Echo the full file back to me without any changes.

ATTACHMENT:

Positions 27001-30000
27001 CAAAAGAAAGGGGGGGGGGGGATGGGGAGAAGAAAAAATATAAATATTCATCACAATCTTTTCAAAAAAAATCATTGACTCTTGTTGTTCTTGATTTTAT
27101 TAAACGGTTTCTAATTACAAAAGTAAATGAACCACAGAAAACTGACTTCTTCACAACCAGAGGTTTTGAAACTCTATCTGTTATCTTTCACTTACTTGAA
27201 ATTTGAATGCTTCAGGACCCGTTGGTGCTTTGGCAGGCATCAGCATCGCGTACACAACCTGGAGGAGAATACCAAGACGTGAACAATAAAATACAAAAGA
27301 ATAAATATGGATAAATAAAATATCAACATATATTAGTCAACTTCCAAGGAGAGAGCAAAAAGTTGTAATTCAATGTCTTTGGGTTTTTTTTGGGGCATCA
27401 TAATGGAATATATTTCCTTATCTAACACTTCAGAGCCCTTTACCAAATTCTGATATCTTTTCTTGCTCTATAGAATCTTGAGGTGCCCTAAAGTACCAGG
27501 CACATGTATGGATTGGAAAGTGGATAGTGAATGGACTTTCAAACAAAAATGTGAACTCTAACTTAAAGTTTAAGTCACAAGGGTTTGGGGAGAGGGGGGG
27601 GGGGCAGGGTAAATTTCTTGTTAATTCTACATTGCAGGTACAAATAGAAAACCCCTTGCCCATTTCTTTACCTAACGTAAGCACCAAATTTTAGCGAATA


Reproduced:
Positions 27001-30000
27001 CAAAAGAAAGGGGGGGGGGGGATGGGGAGAAGAAAAAATATAAATATTCATCACAATCTTTTCAAAAAAAATCATTGACTCTTGTTGTTCTTGATTTTAT
27101 TAAACGGTTTCTAATTACAAAAGTAAATGAACCACAGAAAACTGACTTCTTCACAACCAGAGGTTTTGAAACTCTATCTGTTATCTTTCACTTACTTGAA
27201 ATTTGAATGCTTCAGGACCCGTTGGTGCTTTGGCAGGCATCAGCATCGCGTACACAACCTGGAGGAGAATACCAAGACGTGAACAATAAAATACAAAAGA
27301 ATAAATATGGATAAATAAAATATCAACATATATTAGTCAACTTCCAAGGAGAGAGCAAAAAGTTGTAATTCAATGTCTTTGGGTTTTTTTTGGGGCATCA
27401 TAATGGAATATATTTCCTTATCTAACACTTCAGAGCCCTTTACCAAATTCTGATATCTTTTCTTGCTCTATAGAATCTTGAGGTGCCCTAAAGTACCAGG
27501 CACATGTATGGATTGGAAAGTGGATAGTGAATGGACTTTCAAACAAAAATGTGAACTCTAACTTAAAGTTTAAGTCACAAGGGTTTGGGGAGAGGGGGGG
27601 GGGGCAGGGTAAATTTCTTGTTAATTCTACATTGCAGGTACAAATAGAAAACCCCTTGCCCATTTCTTTACCTAACGTAAGCACCAAATTTTAGCGAATA